I’m feeling a bit guilty for waiting until now to post my thoughts on Mission Impossible: Ghost Protocol given that I saw it more than two weeks ago, but life gets in the way sometimes; the delay is definitely not because of any problems with the film.

Just to get the thing out of the way, I have said it before and will say it again:  I like Tom Cruise, actor and film star. I’m going to pass over what I know about Tom Cruise, real life person because it’s not really relevant here. This is all about whether he can still make good films. And on this evidence he certainly can.

So, film starts with The Cruiser being broken out of a Russian prison, then a whole load of nastiness happens in the Kremlin and TC and his team are totally disavowed and have to get themselves out of all types of horrible trouble without any support. Stop the bad guys, clear their names, save the world and get reinstated – just another day at the office, your mission should you choose to accept it.

Cue gadgets, country-hopping and TC doing his own stunts, some of which were really pretty spectacular. I was lucky enough to see this at the IMAX cinema on the South Bank in London and can really recommend watching it on such a big screen – some of the shots are truly breathtaking and vertigo-inducing on occasions. Money has been liberally chucked onto the screen and it shows. And Brad Bird does a fabulous job of directing the whole thing.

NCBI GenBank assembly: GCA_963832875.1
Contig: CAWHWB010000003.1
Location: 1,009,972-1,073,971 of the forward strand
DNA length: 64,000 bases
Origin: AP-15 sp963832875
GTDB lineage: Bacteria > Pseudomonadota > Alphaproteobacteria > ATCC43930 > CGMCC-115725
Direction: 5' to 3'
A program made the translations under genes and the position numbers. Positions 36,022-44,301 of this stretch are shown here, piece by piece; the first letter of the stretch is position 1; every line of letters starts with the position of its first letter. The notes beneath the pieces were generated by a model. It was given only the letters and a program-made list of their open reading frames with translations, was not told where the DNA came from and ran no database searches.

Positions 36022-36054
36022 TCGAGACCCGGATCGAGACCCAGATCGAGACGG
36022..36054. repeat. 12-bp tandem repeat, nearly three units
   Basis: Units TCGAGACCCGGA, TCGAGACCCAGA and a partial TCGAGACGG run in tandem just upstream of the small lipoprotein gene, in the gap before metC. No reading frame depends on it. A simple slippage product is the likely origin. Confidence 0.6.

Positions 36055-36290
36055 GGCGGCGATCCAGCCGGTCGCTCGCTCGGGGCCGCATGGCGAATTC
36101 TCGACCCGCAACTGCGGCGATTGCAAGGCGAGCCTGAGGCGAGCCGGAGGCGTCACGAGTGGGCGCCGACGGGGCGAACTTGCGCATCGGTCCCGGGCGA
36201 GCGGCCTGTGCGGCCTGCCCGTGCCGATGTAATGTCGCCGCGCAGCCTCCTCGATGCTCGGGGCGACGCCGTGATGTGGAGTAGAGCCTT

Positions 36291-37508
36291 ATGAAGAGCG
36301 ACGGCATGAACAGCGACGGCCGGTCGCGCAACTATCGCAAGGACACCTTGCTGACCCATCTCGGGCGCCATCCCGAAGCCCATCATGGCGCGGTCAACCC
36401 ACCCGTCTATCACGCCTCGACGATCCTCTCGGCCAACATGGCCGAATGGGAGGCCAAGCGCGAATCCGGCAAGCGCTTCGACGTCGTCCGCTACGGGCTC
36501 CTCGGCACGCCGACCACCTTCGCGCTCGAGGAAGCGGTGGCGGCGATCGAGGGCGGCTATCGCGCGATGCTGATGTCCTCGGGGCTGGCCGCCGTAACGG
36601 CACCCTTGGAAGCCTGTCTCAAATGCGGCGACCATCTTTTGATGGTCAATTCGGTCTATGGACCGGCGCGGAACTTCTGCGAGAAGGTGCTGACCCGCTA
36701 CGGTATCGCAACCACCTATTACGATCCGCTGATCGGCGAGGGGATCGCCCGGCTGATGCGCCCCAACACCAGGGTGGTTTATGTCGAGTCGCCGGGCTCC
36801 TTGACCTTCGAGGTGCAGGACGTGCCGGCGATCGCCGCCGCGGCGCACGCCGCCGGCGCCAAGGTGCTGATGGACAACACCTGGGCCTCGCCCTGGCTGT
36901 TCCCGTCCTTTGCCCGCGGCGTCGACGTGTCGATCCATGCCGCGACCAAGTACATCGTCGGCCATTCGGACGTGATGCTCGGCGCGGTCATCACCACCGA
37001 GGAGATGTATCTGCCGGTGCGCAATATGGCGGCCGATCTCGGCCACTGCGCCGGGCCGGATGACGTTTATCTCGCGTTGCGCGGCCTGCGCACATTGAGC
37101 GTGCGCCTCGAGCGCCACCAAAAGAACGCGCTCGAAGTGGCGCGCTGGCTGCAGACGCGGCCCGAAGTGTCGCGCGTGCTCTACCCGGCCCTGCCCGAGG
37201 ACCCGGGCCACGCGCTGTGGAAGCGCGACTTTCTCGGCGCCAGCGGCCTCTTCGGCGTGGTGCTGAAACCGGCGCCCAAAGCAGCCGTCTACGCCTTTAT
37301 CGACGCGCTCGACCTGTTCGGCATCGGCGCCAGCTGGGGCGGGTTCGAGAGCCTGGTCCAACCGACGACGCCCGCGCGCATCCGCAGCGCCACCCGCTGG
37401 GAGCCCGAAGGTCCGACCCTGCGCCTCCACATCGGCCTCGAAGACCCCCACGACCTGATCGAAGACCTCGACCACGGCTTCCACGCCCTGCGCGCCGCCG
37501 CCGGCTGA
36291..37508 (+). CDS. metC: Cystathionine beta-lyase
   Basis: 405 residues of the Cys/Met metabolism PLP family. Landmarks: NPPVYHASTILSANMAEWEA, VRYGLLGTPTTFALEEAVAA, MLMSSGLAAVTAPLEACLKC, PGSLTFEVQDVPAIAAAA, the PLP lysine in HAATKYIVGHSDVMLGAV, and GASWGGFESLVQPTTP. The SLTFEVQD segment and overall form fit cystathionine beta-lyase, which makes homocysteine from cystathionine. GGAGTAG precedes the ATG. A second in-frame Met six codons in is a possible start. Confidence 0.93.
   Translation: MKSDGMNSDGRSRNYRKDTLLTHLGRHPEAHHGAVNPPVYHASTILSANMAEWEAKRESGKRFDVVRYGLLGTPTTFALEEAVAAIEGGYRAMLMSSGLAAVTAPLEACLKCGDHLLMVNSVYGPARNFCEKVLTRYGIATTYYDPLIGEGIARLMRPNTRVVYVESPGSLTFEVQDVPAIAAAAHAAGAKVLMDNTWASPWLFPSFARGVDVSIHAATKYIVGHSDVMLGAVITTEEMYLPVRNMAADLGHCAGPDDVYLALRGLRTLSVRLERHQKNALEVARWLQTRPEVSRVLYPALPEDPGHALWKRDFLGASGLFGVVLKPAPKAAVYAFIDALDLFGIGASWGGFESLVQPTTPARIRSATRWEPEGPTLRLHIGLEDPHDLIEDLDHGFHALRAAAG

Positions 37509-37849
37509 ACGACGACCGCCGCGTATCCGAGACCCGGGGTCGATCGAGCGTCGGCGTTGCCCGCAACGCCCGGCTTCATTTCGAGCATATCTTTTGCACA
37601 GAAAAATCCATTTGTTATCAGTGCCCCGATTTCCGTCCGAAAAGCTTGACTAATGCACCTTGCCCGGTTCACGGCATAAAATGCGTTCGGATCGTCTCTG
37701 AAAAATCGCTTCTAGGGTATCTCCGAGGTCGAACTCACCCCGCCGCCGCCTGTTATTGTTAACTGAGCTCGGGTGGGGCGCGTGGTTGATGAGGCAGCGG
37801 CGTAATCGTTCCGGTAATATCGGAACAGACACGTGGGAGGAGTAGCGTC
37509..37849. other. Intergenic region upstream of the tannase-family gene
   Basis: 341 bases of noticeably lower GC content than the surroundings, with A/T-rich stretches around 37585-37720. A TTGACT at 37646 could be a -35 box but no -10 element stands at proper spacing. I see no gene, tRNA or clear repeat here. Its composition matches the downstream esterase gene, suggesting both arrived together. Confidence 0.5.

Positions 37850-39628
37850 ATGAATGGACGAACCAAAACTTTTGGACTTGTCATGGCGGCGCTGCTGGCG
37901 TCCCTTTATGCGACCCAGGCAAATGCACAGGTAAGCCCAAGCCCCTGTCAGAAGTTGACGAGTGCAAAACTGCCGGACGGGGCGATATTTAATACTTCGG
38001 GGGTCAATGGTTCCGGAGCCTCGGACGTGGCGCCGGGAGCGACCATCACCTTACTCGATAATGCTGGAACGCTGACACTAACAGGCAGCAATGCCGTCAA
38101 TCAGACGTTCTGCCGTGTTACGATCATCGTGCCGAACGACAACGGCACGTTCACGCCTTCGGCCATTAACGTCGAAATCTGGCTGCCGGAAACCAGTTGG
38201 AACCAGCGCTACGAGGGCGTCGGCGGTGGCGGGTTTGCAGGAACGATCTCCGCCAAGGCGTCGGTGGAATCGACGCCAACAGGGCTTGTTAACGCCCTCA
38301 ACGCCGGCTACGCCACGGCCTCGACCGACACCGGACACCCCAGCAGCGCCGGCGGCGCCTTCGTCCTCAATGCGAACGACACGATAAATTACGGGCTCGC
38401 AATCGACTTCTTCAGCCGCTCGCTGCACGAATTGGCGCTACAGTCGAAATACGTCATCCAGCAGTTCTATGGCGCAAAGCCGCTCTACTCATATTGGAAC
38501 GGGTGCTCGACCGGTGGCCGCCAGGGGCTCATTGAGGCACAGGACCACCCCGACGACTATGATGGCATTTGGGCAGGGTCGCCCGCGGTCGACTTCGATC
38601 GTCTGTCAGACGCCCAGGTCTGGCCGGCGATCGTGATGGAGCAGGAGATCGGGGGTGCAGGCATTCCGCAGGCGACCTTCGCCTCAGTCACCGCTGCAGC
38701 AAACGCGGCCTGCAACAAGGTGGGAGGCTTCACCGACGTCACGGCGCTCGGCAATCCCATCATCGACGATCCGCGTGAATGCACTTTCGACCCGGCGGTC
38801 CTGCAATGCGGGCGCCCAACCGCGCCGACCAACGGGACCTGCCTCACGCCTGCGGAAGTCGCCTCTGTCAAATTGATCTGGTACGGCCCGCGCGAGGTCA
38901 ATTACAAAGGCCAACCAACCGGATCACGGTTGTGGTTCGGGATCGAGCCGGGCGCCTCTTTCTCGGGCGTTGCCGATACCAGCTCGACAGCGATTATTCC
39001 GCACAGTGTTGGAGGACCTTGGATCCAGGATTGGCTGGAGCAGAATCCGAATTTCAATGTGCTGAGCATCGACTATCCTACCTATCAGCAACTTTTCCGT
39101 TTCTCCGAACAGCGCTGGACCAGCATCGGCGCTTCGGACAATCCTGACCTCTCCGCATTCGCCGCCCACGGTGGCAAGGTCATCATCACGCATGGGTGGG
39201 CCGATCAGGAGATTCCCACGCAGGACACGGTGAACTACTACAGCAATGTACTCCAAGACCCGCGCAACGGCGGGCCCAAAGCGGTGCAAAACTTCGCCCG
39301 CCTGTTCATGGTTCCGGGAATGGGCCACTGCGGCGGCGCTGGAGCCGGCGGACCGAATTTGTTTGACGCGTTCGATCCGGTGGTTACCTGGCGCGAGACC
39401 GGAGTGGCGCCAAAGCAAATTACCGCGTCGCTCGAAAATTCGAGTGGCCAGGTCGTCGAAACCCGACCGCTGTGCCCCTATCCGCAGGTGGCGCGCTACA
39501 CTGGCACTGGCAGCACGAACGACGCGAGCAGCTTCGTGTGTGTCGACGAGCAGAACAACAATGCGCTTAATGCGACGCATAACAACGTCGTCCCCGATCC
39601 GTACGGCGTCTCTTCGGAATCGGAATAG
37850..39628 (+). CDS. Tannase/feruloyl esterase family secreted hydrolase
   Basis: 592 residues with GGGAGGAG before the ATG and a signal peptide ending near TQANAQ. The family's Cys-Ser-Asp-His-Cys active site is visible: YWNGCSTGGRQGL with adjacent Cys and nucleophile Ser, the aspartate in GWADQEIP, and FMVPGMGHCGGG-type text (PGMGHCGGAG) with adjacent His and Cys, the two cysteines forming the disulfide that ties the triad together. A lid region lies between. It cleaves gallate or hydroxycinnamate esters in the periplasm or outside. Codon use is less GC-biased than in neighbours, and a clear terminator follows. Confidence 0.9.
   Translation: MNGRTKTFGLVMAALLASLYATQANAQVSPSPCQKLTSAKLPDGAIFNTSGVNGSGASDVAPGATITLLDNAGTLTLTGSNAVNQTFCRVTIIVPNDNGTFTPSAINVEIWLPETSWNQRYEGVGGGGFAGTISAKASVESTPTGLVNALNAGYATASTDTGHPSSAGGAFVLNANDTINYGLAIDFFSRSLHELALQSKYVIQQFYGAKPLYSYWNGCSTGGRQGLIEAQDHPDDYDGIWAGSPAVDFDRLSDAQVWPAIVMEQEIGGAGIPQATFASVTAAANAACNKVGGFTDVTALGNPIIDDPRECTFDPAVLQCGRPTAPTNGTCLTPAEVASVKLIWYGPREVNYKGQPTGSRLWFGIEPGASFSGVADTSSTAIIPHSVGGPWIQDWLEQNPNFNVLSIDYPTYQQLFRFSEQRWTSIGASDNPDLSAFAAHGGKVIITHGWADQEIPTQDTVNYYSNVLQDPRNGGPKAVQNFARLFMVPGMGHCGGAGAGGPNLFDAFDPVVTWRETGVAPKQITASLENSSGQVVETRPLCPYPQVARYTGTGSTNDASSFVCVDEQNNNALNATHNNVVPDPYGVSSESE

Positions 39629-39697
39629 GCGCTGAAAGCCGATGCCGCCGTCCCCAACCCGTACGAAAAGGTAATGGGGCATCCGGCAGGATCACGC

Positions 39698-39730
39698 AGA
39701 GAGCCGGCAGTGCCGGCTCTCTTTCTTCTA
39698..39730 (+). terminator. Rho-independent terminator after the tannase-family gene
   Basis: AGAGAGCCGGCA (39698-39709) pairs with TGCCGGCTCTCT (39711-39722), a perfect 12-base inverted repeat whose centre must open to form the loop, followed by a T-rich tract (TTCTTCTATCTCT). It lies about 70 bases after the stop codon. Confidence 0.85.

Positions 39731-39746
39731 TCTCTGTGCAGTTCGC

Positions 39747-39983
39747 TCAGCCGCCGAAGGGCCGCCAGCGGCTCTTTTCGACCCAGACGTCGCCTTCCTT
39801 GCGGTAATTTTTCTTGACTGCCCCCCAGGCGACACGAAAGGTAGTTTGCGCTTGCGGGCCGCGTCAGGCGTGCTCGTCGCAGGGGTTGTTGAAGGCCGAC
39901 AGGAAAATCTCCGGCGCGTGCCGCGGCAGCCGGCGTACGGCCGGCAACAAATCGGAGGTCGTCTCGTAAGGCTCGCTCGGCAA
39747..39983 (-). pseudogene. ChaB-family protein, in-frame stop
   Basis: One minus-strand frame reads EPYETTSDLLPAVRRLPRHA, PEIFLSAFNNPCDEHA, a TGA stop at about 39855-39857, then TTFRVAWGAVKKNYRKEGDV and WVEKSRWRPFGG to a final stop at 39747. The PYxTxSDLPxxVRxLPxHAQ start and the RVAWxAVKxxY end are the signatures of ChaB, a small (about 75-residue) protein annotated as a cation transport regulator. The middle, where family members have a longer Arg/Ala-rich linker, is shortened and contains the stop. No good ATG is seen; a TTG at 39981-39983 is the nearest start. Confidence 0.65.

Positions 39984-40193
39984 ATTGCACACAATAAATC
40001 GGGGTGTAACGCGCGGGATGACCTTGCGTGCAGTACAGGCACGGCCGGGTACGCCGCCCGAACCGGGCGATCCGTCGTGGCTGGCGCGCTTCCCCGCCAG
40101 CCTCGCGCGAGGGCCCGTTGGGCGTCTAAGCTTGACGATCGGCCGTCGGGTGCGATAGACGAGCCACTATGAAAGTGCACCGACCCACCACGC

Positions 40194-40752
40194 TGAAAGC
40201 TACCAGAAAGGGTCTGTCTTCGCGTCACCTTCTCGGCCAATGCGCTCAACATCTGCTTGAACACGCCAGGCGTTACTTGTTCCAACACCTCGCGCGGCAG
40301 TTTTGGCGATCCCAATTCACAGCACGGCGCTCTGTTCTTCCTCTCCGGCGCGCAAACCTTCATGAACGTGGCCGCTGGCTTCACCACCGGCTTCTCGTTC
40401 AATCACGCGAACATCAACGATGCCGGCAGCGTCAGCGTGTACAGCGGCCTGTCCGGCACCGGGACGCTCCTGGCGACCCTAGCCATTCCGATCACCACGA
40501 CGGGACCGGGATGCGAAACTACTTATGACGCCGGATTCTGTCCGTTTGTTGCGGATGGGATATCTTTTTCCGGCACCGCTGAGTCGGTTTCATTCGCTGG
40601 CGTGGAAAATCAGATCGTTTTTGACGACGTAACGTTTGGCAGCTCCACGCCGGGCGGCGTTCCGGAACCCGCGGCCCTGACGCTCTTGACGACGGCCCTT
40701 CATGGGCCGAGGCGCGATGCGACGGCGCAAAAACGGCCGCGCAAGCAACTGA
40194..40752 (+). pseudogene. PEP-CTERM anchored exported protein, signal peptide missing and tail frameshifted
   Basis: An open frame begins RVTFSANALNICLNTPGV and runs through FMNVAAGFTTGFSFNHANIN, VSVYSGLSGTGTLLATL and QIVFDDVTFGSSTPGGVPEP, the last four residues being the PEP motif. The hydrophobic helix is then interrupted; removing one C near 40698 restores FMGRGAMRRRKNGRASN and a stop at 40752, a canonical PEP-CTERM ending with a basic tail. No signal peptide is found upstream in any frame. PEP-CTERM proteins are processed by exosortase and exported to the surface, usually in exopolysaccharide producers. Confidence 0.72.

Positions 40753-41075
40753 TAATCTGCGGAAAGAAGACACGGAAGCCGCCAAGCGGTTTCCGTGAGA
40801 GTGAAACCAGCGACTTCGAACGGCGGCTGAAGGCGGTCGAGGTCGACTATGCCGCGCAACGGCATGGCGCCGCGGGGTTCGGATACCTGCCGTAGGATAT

The rest of the team is excellent; Simon Pegg is amusing without being at all annoying which is often really difficult in that type of role (he got away with it in Star Trek too, to be fair), Paula Patton is very good indeed and once again Jeremy Renner was great, proving himself to be one to watch (I’ve enjoyed everything I’ve seen him in so far) – he would have been a good replacement for Cruise as was I think the original intention.

As for the star, well, he’s still cool on screen but beginning to look his age (as indeed he should); I love him in this type of role, the big grin was rarely in evidence and he carried off the thoughtful, under-pressure team leader brilliantly. And I have to say that if he has had “work” done it has been really subtle because that was a really big screen and I think we might have noticed a nip or tuck.

So in summary this is a strong action movie which is now on my DVD to buy list.

But not surprisingly what really generated a lot of interest was the six-minute prologue to The Dark Knight Rises which was shown before the main feature and introduced us all to Bane; the sound is as horrible as I had been led to expect but boy, that was some six minutes. Now very excited indeed!

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